publication date: Mar. 13, 2020
Drugs & Targets
FDA grants accelerated approval to nivolumab and ipilimumab combination for hepatocellular carcinoma
FDA granted accelerated approval to the combination of nivolumab and ipilimumab (Opdivo and Yervoy) for patients with hepatocellular carcinoma who have been previously treated with sorafenib.
Bristol-Myers Squibb Co. sponsors the drugs.
Efficacy of the combination was investigated in Cohort 4 of CHECKMATE-040, (NCT01658878) a multicenter, multiple cohort, open-label trial conducted in patients with HCC who progressed on or were intolerant to sorafenib. A total of 49 patients received nivolumab 1 mg/kg in combination with ipilimumab 3 mg/kg every 3 weeks for four doses, followed by single-agent nivolumab 240 mg every 2 weeks until disease progression or unacceptable toxicity.
The main efficacy outcome measures were overall response rate and duration of response as determined by blinded independent central review using RECIST v1.1. ORR was 33% (n=16; 95% CI: 20, 48), with 4 complete responses and 12 partial responses. Response duration ranged from 4.6 to 30.5+ months, with 31% of responses lasting at least 24 months.
FDA accepts BLA for biosimilar MYL-1402O in cancer indications
FDA has accepted Mylan’s Biologics License Application or MYL-1402O, a proposed biosimilar to Avastin (bevacizumab), for review under the 351(k) pathway.
Mylan and Biocon sponsor MYL-1402O.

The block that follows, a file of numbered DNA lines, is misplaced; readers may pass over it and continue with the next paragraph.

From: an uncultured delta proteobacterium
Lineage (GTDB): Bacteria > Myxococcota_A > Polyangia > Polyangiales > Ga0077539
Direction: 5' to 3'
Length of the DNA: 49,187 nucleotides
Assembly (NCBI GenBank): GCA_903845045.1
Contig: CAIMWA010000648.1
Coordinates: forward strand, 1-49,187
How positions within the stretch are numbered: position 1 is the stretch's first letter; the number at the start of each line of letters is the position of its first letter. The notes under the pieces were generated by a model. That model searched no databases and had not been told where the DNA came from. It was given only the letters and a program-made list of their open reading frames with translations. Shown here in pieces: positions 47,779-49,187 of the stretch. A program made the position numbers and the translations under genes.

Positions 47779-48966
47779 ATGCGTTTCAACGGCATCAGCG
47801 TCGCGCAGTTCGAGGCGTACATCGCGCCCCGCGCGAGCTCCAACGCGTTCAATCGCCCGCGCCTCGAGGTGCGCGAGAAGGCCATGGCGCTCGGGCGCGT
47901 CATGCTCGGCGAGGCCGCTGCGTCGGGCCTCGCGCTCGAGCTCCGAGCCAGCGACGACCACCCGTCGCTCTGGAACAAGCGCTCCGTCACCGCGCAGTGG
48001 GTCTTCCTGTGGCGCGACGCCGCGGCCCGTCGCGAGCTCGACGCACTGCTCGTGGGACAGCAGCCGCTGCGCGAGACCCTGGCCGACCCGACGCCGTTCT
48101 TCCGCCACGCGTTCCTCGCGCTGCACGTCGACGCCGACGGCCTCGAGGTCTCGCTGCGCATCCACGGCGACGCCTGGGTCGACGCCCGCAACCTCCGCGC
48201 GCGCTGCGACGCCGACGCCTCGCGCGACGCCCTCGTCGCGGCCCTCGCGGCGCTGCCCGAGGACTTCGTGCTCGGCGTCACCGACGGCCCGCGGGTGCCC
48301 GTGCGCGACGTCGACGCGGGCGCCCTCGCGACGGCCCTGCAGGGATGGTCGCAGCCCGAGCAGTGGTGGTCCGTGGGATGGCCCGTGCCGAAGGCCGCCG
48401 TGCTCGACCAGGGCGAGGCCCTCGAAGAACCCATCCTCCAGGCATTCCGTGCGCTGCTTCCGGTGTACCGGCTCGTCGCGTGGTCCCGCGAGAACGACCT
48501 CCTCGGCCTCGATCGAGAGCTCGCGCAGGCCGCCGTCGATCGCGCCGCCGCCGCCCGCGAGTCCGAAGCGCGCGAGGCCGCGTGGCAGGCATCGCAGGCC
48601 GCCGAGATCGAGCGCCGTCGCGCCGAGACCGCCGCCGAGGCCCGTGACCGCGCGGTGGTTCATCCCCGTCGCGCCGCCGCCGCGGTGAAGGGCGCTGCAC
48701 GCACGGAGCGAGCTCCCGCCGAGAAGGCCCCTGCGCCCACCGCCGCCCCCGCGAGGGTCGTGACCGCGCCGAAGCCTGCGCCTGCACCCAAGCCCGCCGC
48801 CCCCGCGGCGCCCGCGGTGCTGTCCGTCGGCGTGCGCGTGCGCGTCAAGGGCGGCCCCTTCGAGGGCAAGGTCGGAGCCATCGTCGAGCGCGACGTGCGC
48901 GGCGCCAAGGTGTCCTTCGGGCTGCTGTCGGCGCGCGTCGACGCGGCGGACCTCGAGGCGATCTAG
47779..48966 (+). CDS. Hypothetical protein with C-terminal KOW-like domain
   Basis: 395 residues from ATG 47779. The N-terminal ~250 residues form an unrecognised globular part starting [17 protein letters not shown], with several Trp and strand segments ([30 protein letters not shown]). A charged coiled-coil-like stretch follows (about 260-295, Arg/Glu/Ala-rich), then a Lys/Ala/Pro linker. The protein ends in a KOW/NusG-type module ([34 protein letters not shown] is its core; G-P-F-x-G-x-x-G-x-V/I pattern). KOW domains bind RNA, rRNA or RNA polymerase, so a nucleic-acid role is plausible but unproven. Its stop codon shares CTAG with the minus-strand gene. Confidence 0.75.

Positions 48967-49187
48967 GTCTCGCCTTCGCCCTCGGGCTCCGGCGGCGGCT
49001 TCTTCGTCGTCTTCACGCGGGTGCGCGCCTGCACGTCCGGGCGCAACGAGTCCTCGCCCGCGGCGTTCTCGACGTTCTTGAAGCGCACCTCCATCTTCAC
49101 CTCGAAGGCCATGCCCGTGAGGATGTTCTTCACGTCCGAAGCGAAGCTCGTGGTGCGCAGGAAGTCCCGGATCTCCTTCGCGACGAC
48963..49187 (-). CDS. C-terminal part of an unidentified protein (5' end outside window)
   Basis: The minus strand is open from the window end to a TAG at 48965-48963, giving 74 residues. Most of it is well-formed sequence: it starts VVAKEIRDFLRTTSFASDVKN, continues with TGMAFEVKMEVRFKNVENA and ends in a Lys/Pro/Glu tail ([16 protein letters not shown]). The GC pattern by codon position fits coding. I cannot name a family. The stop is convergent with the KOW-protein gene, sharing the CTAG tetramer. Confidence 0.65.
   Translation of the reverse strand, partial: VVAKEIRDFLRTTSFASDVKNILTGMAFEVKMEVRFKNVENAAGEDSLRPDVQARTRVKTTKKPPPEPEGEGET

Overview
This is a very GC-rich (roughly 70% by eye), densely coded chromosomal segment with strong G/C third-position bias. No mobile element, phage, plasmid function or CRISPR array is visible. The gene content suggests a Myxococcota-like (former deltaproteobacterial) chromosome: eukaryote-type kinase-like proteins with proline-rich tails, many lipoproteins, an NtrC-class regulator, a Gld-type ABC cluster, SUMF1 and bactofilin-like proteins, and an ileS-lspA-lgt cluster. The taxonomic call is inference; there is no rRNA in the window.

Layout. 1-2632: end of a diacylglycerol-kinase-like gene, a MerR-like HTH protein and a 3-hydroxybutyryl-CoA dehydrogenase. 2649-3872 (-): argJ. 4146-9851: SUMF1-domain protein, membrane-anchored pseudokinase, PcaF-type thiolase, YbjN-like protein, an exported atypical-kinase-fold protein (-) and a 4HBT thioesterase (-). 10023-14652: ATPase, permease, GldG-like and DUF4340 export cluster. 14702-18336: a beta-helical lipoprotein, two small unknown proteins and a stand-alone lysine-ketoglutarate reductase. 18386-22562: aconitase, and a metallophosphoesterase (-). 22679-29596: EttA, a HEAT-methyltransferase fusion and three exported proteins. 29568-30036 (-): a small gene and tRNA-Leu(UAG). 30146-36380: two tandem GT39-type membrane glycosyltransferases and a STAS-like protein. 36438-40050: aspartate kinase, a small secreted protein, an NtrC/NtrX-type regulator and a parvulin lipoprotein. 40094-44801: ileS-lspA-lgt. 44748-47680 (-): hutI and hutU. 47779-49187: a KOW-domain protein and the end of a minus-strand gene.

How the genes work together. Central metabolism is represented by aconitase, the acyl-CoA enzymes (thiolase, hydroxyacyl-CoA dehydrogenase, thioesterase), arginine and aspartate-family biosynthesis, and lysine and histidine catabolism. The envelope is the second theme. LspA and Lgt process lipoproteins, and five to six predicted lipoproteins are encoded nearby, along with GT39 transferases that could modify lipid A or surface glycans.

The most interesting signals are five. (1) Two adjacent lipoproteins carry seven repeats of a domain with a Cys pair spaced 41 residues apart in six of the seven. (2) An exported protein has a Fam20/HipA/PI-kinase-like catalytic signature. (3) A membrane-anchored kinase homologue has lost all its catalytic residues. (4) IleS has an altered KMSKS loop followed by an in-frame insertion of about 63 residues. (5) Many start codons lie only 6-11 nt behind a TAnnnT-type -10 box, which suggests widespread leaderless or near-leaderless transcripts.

The BLA seeks approval of bevacizumab for first-line and second-line treatment of patients with metastatic colorectal cancer in combination with fluorouracil-based chemotherapy; first-line use for patients with non-squamous non-small cell lung cancer; recurrent glioblastoma; metastatic renal cell carcinoma in combination with interferon alfa; and persistent, recurrent or metastatic cervical cancer.
The FDA goal date set under the Biosimilar User Fee Act is Dec. 27, 2020.
Mylan and Biocon’s proposed biosimilar bevacizumab is expected to be the third biosimilar from the partnered portfolio for cancer patients in the U.S. It is currently available in India and other developing markets.
FDA grants Breakthrough Therapy Designation for JNJ-6372 in NSCLC indication
FDA has granted Breakthrough Therapy Designation for JNJ-61186372 (JNJ-6372) for the treatment of patients with metastatic non-small cell lung cancer with epidermal growth factor receptor Exon 20 insertion mutations, whose disease has progressed on or after platinum-based chemotherapy.
Janssen Pharmaceutical Companies of Johnson & Johnson sponsors JNJ-61186372.